5 Signs Your Business Needs Invoice Factoring

  • 1
    You can’t afford to wait for slow-paying clients to settle their invoices. Every business knows the pain of having to wait 30, 60, 90 or more days for their clients to pay. Unfortunately, these slow payment turnaround times can put a lot of pressure on your business. The wait is eliminated with invoice factoring. You get the money owed to you upfront, usually within two business days of your paperwork being approved.
  • 2

    You’re taking on debt to cover your business expenses. The cash flow issues that slow-paying clients introduce mean that many companies turn to loans or other lines of credit to pay their suppliers and cover their expenses. This starts a cycle of expensive, credit-damaging debt that can be hard to escape. For example, merchant cash advances (MCAs) may be fast, but their fees and interest rates can take a big chunk out of your profit margin. Factoring fees, in comparison, are much lower. Plus, invoice factoring is debt-free, so you won’t damage your credit, but you still have money to cover your expenses, which actually helps your credit.

  • 3
    You want to offer potential clients more flexible payment perms. Picture this: your services and those of a competitor are tightly matched, but you know that offering a potential client a more flexible payment term could help seal the deal and drive their business your way. The problem is, you don’t have enough free cash flow to do this without affecting your bottom line. Factoring can solve this problem. As you won’t be waiting for your other clients to pay you, you will have the financial freedom to take on new clients and offer them longer payment cycles if need be. This is also a useful tool for customer retention.
  • 4

    You’re putting off expansion due to limited working capital. If waiting on slow-paying clients hinders your business growth, your company isn’t reaching its full potential. Having instant access to the cash you earned through your sales allows you to invest in your business and reach your goals. Whether it’s for hiring new sales staff to bring in more business or expanding your operations, having the necessary funds is crucial. Factoring companies can provide the financial support you need to achieve growth and success.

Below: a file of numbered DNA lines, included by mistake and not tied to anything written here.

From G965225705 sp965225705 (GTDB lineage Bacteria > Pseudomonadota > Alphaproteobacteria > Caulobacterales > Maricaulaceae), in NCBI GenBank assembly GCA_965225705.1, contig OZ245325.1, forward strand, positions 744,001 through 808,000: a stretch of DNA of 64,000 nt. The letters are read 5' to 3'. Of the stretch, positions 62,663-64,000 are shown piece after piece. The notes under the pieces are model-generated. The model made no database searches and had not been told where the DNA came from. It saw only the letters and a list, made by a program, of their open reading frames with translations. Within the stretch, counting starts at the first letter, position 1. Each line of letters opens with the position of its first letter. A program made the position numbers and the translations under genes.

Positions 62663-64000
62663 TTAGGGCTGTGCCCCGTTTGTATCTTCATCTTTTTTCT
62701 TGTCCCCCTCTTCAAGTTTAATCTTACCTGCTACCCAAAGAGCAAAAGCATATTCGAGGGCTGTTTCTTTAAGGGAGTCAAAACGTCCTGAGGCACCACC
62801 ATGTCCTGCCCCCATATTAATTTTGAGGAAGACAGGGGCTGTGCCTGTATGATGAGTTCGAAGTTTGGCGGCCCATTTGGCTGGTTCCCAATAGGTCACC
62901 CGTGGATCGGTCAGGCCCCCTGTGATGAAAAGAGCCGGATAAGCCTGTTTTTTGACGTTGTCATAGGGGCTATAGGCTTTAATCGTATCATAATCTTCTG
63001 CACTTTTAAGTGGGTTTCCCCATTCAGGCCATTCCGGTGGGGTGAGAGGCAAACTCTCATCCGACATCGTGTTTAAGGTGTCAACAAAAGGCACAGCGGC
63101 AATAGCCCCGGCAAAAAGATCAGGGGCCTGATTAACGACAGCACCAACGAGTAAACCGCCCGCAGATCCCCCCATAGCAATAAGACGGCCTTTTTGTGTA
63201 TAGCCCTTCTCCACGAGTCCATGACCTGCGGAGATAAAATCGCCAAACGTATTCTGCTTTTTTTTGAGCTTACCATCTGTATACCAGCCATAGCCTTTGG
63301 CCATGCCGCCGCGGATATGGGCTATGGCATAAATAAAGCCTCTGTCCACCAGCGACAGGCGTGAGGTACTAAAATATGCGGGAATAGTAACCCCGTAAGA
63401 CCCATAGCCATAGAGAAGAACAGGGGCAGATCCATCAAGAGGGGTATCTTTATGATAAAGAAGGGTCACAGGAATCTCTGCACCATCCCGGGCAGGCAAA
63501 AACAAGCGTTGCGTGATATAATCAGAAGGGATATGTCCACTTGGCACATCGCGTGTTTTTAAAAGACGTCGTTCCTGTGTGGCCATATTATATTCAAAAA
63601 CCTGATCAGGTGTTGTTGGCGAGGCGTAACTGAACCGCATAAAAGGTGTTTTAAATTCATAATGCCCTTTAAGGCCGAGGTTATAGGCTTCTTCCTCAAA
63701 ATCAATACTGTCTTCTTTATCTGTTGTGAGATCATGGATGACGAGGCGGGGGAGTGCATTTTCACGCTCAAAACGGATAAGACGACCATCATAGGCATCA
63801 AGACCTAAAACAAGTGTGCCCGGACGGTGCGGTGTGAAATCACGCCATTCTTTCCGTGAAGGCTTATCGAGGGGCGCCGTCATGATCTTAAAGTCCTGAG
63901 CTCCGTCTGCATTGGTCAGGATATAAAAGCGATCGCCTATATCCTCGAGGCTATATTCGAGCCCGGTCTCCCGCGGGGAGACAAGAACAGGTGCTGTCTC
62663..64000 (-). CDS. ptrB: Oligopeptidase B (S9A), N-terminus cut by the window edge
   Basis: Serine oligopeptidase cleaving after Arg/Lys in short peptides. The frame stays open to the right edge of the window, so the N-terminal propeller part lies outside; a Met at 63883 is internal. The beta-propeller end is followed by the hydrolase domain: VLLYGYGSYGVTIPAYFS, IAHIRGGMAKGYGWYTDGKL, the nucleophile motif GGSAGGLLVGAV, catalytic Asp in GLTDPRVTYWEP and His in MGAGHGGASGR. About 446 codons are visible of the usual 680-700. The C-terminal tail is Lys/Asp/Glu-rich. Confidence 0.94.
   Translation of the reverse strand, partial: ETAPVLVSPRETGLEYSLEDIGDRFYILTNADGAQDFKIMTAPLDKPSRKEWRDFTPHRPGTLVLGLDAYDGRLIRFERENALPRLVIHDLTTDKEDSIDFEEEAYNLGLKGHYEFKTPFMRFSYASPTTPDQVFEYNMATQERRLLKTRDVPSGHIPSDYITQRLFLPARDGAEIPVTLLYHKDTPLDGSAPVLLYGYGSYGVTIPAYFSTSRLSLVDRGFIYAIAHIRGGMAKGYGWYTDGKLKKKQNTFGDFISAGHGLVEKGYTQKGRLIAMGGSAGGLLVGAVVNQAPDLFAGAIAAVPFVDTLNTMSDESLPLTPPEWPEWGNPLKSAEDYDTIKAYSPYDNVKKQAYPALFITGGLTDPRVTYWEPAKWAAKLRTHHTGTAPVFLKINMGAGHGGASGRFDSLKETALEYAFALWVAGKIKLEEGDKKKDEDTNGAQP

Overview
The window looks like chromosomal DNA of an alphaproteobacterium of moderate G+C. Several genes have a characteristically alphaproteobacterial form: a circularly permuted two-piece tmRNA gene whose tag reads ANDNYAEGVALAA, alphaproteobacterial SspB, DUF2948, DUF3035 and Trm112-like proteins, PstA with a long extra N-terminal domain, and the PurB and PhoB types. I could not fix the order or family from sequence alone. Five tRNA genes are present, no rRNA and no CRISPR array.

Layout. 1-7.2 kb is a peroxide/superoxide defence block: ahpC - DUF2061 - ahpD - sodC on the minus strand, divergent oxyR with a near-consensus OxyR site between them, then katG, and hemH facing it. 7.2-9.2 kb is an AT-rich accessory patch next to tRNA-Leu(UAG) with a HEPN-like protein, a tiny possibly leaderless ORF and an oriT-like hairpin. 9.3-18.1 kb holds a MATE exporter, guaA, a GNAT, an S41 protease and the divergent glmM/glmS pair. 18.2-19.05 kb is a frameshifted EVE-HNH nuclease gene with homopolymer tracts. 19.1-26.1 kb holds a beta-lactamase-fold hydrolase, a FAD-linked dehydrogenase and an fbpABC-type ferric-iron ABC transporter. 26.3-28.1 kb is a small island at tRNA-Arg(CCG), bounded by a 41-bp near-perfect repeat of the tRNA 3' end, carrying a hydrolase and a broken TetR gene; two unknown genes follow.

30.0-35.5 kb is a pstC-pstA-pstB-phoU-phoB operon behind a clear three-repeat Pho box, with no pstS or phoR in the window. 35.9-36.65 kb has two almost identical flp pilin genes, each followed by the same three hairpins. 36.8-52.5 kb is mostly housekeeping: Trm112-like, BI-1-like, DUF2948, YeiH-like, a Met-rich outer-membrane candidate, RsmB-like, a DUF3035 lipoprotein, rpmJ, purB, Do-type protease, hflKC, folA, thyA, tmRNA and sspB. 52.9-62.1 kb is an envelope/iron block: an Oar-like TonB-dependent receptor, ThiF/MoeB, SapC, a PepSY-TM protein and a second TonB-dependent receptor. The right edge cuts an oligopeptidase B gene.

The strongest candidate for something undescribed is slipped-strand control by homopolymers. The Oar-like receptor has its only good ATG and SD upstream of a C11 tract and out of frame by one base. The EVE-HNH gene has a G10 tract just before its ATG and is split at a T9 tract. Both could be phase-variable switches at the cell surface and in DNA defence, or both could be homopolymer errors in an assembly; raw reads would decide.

• 5

    Other ways invoice factoring can help your business. The instant working capital you get from invoice factoring can also help your business if:

  • You need to pay your suppliers before you can start on a big project.
  • You would like to expand your inventory.
  • You’re struggling to cover payroll.
  • You need extra money for new equipment, maintenance, or other general office expenses.

Growing a business is a challenging task and is bound to have its ups and downs. As your company expands, new challenges arise, such as increased inventory and payroll costs. To sustain your business growth, you often need to spend money to make it. This is why there is no shame in utilizing financing options, like factoring, to give you the extra support you need to navigate your growth challenges.

What to Look for When Choosing a Factoring Company

Whether you’re looking for a financial solution to help you manage your cash flow, increase your working capital, or simply reduce the stress of your accounts receivables processes, choosing the right factoring company goes a long way in the overall success of the arrangement. Here are a few points to consider when choosing a factoring company.

  • Experience and Expertise: It is essential to look into how long the factoring company you are considering has been in business. Older factors tend to have a more solid track record of helping clients succeed, will have better stability (there is less risk for you), and will generally be better equipped to meet your financing needs no matter how large they are. Plus, if you find a factoring company with industry-specific experience, you know that they understand exactly how your industry works, what trends to look out for, and how to handle your clients. Plus, they will have the expertise and resources necessary to develop value-added solutions that could benefit your company.

  • Customer Service: Exceptional customer service is one of the most significant things that differentiate good factors from bad ones. Look at how responsive they are to your questions, how they handle your communications, and how quickly they answer you and pay out your advances. This will benefit your business and give you a good idea of how the factoring company will handle interactions with your clients, which is essential in maintaining good customer relationships. Well-established factoring companies often provide their clients with a single point of contact and a dedicated account manager trained to help you in the best way possible.
  • Flexibility: Is the factoring company established enough to offer you flexible factoring terms? Can their services be adapted to meet the unique needs of your business and industry? Is there a minimum volume of invoices, or can you submit as many or as few as you choose? Are you required to factor all your invoices, or can you pick and choose which ones you want to factor? Many factoring companies prioritize flexibility and customized service, so if the company you’re looking at does not, it is best to keep looking.